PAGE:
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The Ascent of Mount Burdell

January 01, 2011 by Rebecca Solnit

Author Rebecca Solnit celebrates the quotidian landscape of oaks and grasses of her childhood ramblings on Mount Burdell in Marin County. Has anyone, she asks, written a poem about bunchgrass? Or buckeyes? If no one has yet, someone should.

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The Crazy Broom Lady of the Oakland Hills

January 01, 2011 by Wendy Tokuda

Longtime television anchorwoman Wendy Tokuda now spends many days in the East Bay hills, finding endangered manzanitas and communing with pileated woodpeckers. All because of her obsession with an invasive weed called French broom. And her years of effort are paying off.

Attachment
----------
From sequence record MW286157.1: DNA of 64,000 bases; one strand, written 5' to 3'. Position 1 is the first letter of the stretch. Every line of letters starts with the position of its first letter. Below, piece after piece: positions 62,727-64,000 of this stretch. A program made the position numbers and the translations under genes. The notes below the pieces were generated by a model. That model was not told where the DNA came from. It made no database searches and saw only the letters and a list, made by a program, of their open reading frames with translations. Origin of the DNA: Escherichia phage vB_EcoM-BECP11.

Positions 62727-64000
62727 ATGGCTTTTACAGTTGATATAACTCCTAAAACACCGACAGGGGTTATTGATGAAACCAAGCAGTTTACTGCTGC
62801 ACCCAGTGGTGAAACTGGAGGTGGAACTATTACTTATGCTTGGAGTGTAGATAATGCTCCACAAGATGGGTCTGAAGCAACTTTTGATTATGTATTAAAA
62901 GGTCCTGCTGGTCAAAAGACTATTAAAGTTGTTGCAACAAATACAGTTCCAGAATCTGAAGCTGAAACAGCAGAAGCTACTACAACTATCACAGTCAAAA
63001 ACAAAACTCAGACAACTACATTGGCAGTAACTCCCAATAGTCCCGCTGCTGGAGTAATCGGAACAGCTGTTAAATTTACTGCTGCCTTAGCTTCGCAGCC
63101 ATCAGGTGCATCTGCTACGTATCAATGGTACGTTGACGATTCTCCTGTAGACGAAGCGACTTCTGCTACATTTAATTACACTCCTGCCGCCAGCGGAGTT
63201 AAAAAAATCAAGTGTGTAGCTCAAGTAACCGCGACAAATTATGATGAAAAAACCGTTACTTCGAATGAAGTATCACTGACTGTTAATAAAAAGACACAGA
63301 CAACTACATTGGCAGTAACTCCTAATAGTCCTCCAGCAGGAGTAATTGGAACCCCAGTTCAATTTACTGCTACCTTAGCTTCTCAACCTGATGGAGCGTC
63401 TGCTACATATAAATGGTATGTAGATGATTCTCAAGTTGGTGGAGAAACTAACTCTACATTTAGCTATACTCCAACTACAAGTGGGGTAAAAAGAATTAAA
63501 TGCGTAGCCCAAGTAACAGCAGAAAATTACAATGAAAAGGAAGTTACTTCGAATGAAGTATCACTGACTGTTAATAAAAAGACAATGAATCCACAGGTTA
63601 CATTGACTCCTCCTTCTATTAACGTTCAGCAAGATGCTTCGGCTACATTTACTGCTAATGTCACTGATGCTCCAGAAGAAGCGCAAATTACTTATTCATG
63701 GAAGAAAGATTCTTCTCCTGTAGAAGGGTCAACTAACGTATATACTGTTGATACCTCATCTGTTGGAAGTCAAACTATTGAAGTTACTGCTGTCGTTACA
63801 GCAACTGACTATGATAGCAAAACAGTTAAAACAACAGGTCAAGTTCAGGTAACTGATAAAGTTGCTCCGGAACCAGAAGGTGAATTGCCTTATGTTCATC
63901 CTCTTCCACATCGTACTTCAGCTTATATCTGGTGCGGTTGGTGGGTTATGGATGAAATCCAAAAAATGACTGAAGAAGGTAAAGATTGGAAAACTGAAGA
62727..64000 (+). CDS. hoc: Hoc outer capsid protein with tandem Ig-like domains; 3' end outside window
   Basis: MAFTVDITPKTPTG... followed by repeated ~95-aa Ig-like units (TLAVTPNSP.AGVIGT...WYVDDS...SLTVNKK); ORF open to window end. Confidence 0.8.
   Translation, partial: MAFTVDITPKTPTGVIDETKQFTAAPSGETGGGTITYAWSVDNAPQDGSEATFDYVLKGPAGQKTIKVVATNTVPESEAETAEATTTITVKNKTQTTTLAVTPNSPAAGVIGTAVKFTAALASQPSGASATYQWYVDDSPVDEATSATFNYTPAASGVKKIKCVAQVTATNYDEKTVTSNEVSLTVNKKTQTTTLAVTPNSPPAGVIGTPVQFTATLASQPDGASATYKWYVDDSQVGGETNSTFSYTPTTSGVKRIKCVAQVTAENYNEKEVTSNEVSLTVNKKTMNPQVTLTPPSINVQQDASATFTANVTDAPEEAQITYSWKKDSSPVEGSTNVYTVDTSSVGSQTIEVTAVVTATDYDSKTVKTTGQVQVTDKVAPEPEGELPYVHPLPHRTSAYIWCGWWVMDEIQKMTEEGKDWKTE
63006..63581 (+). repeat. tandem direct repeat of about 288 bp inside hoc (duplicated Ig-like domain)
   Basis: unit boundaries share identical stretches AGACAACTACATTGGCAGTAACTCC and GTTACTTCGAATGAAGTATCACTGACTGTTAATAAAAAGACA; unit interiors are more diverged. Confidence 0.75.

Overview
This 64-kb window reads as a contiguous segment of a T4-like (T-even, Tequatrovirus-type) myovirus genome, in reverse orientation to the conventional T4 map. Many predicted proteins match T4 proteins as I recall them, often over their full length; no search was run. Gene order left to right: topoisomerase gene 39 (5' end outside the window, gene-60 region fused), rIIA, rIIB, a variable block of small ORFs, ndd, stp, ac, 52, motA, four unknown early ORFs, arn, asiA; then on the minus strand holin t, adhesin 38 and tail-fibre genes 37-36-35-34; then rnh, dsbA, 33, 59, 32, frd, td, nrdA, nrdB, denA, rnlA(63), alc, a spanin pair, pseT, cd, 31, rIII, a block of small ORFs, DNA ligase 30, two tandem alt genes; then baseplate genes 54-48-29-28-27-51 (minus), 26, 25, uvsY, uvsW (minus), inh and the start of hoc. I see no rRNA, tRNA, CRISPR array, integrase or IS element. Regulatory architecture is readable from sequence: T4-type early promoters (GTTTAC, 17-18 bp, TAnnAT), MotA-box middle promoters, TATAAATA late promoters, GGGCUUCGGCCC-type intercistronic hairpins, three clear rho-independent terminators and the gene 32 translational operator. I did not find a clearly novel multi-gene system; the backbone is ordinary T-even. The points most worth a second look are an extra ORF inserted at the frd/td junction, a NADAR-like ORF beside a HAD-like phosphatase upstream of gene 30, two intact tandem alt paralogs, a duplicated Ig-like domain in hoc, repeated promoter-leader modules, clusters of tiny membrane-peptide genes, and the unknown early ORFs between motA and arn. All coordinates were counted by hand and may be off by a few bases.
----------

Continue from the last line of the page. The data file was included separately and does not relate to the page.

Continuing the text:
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West Marin Night During Perseid Showers

January 01, 2011 by Brenda Hillman

The sugars drop down in the berries,no longer specific. That mangy deersleeps the summer off.    You’ve been herethe night away, a body with its bit           of local pain.     Under the hazel: spotson satyr anglewings [Polygonia satyrus] spaced            unevenly.    Spikenard bundlespoof up from huge stalks.       ["Then took Mary a pound ofointment of spikenard, very costly, […]

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Where are the Ringtails?

January 01, 2011 by Michael Ellis

Michael Ellis declares that ringtails register a 9.9 on the cuteness scale, and they were reputed to shack up with miners during the Gold Rush. Yet longtime field biologist Wendy has yet to see one of these small mammals. They are elusive, but not as uncommon as you might think.